Marines embarked missiles sink ships

(To Tiziano Ciocchetti)

A Marine Corps remote-controlled anti-ship missile launch system struck and sank a moving ship during a drill near the Gulf of California.

The commander of the Marines, General Berger, stated that the tests carried out on the JLTV 4x4 (Joint Light Tactical Vehicle) gave a positive result.

The Marines have long started the GBASM program (Ground-based Aunt-Ship Missile) aimed at embarking the NSM missile (Naval Strike Missile) of the Norwegian Kongsberg, capable of hitting both naval and land targets (country-attack).

The platform unmanned JLTV would allow the rapid deployment of the system at great distances and then project the counter-denial capabilities (breach A2 / AD defenses), within the range of the NSM missile, credited to approximately 185 km.

The Marine Corps is undergoing massive reform after two decades of ground warfare (boots on the ground) in Iraq and Afghanistan. The plans of the Berger Force Design 2030 provide that the Corps will retire heavy vehicles, like tanks, For prepare for naval operations. These plans are aimed at countering the growing Chinese threat in the South Pacific. MBTs (M-1A1 Abrams Books) and towed single-barrel artillery pieces (M-777) do not adapt well to the future threats that the Marines will face in the Pacific.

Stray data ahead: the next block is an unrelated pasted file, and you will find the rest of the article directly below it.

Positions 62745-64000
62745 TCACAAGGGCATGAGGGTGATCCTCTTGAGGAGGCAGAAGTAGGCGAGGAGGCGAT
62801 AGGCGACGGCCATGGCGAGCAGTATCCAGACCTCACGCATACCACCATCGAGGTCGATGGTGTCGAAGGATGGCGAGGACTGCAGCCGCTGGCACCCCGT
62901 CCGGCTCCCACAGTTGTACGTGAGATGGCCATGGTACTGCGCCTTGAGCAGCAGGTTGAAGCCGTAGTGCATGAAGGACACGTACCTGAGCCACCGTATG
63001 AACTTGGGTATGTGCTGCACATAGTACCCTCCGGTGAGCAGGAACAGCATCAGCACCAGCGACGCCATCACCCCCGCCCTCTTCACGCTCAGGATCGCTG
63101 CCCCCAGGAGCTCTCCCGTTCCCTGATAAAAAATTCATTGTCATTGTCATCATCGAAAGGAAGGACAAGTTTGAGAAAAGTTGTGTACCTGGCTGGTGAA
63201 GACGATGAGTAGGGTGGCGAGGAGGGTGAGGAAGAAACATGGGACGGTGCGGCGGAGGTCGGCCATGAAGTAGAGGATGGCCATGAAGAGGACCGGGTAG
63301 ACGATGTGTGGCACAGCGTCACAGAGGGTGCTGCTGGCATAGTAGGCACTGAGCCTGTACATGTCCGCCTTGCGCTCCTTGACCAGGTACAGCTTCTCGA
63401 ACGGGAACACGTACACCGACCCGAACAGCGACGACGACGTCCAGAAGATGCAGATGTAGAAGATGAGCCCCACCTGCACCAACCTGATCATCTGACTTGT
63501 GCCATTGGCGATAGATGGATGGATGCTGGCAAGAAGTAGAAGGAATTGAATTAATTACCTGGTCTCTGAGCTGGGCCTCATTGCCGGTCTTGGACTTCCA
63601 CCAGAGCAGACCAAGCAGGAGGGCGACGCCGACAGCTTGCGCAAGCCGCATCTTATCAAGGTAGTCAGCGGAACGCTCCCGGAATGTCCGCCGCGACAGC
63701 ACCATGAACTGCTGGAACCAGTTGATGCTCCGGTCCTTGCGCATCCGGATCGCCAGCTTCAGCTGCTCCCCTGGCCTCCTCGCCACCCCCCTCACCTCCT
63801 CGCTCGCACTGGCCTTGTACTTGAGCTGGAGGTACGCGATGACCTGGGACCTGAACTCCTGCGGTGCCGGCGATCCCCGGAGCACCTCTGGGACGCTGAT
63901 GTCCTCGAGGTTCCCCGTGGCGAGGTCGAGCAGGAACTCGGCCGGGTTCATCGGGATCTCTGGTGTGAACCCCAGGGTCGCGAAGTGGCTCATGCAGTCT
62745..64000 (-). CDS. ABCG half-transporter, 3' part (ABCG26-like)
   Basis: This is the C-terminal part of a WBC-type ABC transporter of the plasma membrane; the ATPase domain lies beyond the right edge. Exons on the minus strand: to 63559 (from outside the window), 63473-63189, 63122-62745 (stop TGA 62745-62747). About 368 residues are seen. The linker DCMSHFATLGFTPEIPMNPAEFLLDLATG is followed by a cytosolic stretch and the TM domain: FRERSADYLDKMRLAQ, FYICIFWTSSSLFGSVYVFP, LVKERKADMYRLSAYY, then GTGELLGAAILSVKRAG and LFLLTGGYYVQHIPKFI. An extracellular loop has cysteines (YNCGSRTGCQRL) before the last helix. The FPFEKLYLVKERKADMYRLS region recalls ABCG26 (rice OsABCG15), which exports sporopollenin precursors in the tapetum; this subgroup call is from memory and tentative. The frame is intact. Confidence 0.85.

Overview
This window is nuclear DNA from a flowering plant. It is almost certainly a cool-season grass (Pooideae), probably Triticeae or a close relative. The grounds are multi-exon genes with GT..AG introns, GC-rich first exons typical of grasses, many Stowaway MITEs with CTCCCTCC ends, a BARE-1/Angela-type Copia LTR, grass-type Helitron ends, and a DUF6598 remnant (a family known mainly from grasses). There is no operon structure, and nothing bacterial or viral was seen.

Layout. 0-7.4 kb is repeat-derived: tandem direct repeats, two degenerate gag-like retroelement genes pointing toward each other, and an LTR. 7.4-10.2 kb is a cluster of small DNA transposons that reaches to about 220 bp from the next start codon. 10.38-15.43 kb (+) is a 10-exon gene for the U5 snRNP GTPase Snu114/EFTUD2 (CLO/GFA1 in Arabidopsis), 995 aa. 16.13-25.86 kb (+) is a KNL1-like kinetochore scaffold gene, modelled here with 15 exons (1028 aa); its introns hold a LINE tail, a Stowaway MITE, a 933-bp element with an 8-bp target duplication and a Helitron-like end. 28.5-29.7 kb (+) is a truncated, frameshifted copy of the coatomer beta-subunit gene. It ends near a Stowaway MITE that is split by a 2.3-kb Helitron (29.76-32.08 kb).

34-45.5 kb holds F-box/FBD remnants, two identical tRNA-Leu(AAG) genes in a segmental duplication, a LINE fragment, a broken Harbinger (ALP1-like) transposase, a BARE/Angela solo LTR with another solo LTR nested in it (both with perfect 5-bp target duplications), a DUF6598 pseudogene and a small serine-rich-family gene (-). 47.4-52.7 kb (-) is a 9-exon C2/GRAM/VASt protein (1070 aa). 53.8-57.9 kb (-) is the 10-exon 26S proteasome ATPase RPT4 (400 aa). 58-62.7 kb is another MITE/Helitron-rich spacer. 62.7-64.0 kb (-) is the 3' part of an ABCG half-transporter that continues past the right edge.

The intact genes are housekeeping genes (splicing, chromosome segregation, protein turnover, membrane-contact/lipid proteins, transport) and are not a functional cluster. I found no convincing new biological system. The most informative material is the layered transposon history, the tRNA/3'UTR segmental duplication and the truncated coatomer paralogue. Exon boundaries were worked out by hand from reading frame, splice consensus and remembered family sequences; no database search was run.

According to Berger (photo), the Marines will need long-range missile systems and low-tonnage but heavily armed amphibious units.

In fact, the Corps has already announced its intention to acquire the Maritime Strike Tomahawk GLCM (Ground Launched Cruise Missile), credited with a maximum range of 2.500 km. The missile is being developed for the US Navy by Raytheon, with a new multimodal seeker (IIR and RF), which will allow the Tomahawk to engage naval targets in motion.

The new missile will grant the Marines the ability to further extend the bubbles of counter-denial. It is not yet clear what type of launcher will be adopted, it will probably be a launch system based on a wheeled vehicle, very similar to the Gryphon TEL (Transporter Erector Launcher) equipped with 4 tubes.

Returning to the vehicle unmanned JLTV (equipped with the NSM missile), there is no doubt that this platform could also be positively evaluated by the Navy, perhaps to equip the Landing Force. Given also the poor anti-ship capabilities of our units, being able to embark on an amphibious ship, such as the Trieste or the future LPD, a missile system capable of engaging both naval and land targets, would significantly increase the Navy's attack possibilities.

Photo: US Navy / US Marine Corps